Pryor Foal # 8, was born to Quahneah and London. Quahneah is the 2016 daughter of Washakie and Baja. London is the 2011 son of Gold Rush and Doc. The foal is a filly and has been name Taiga.
Quahneah has always held a special place in my heart. Abbie and I were blessed to have seen her a few hours after her birth. The following year, Quahneah put on a special show just for us, making us laugh at a time really needed it. She is a special horse.
Pryor Foal # 9, was born to Jacinta and Garay. Jacinta is the 2009 daughter of Rosebud and Tecumseh. Garay is the is the 2006 son of Mariposa and Conquistador. The foal is a colt and has been name Tapadero. Tapadero joints his other two full siblings on the range, Rue and Patriot.
Have you ever wanted to photograph wild horses in their nature setting? The Pryor Mountains in Montana offers you an amazing opportunity to do that with an equally amazing backdrop. You will have full days loaded with the opportunity to capture the horses in action, starting with the first light and ending with the blue hour and sunset. And if you choose, you can stay up late and capture some of the dark starry skies in photos and then fall asleep with the horses near by.
Whether you bring a professional camera, or just a cell phone to take photos, Sandy goes out of her way to make sure you leave the mountain with cherished memories of your once in a life-time camping trip.
Sandy has been camping in the Pryors since 2009, spending weeks at a time with the horses, and has been providing camping tours since 2013. Abbie Branchflower will be joining Sandy for part of this season, as her assistant. Abbie also has a vast knowledge of the horses and loves to share it!
Sandy is unsure how many more years she will be doing these tours, choosing not to do tours in 2019. Don’t miss the opportunity to join her.
The many stories that Sandy and Abbie share about the horses and the range, make this trip more than just a chance to view them, it makes this a trip more about knowing the horses, giving you a brief glance into the life of the Pryor Mountain Wild Horses.
Experience living with the horses 24 hours a day and in doing so, this will give you a better understanding of what it is like to live wild on the range. All tours may include light to moderate hiking.
Below are the tour dates for the summer of 2020.Cost of the trip is $2125 per person. A deposit of 50% ($1062.50) is due at time of booking. Contact me for payment options, or check out by hitting the PAY NOW button below. (a secure payment that accepts most credit/debit cards through out the world.)Below are the tour dates for the summer of 2020. Cost of the trip is $2125. A deposit of 50% ($1062.50) is due at time of booking. (balance is due April 1, 2020). Contact me for payment options, or pay now by hitting the PAY NOW button below. Accepts most credit/debit cards all over the world.
1. June 28-July 1 2 Spaces 2. July 3-6 Full Moon! 1 Space 3. July 9-12 3 Spaces 4. July 14-17 2 Spaces 5. July 19-22 Full
All payments are considered non-refundable. Refunds may be made if cancellations can be filled. THERE WILL BE NO EXCEPTIONS, so please consider purchasing travel insurance on your own!! Here is a link to travel insurance purchase. This insurance is not through Wild In The Pryors. Please explore this link for cost comparisons of several companies. TRIP INSURANCE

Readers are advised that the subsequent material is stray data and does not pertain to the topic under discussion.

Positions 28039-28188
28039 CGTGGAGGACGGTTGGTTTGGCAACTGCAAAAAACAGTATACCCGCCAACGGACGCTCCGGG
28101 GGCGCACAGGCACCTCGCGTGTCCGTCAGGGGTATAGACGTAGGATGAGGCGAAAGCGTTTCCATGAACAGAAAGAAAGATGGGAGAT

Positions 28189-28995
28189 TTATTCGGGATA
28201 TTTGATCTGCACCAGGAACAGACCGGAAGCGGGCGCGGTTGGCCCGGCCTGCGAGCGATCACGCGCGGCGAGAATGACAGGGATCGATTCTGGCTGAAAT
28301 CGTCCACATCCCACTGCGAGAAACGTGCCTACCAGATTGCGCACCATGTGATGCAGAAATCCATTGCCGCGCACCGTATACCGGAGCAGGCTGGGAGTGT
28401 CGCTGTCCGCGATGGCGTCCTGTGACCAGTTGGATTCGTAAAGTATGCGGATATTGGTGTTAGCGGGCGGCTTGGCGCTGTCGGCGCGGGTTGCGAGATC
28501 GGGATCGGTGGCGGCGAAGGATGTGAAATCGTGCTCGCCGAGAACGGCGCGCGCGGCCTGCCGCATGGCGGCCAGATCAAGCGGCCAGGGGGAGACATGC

2020 Camping Tours
2020 4 Day All Inclusive Camping Tours Deposit
Contact Sandy with any questions: 406-360-8959 All tours will start and end in Billings, MT.
Your camping trip will be 4 days/3 nights on the mountain top. This trip includes: comfortable transportation up and down the mountain, all food,( the food is top quality, no freeze dried camping stuff!) snacks, tents, sleeping pad and expert personal guiding. (last night dinner is on your own once we return to Billings).
There are many great hotels in Billings, MT. You will be responsible for making your own arrangements before and after the trip. AirBnb is also a great source to find some lodging. I can pick you up at your hotel the morning of our first day, or you can meet me at my house in Billings. Feel free to contact me for hotel recommendations. Camping trips will be limited to 5 guests. Sandy will have an assistant with her who will assist her and help you with any camping needs. Sandy will personally be doing all of the guiding. For reservations: Contact Sandy Phone: 406-360-8959 email: email@example.com
Wild in the Pryors is permitted by the Bureau of Land Management to conduct small group tours within the Pryor Mountain Wild Horse Range from January to December. Wild in the Pryors is one of a handful of businesses that have the federal permits necessary to guide clients onto this federal property.
Pryor Foal # 6 was born to Juniper and Horizon. Juniper is the 2009 daughter of Sapo and Bolder. Horizon is the 2007 son of Felina and Morning Star. The foal is a filly and has been named Talia.
Pryor Foal # 7 was born to Pegasus and Missoula. Pegasus is the 2015 daughter of Galaxy and Ireland. Missoula is the 2012 son of Half Moon and Teton. The foal is a colt and has been named Traveler.
This foal is very special to me. Both Pegasus and Missoula were discovered and named by me. Missoula was the very first foal that I had the privileged to find. I am looking forward to watching this little guy grow into a stallion. Thank you so much Jack for the use of your photo and the discovery of this very special foal.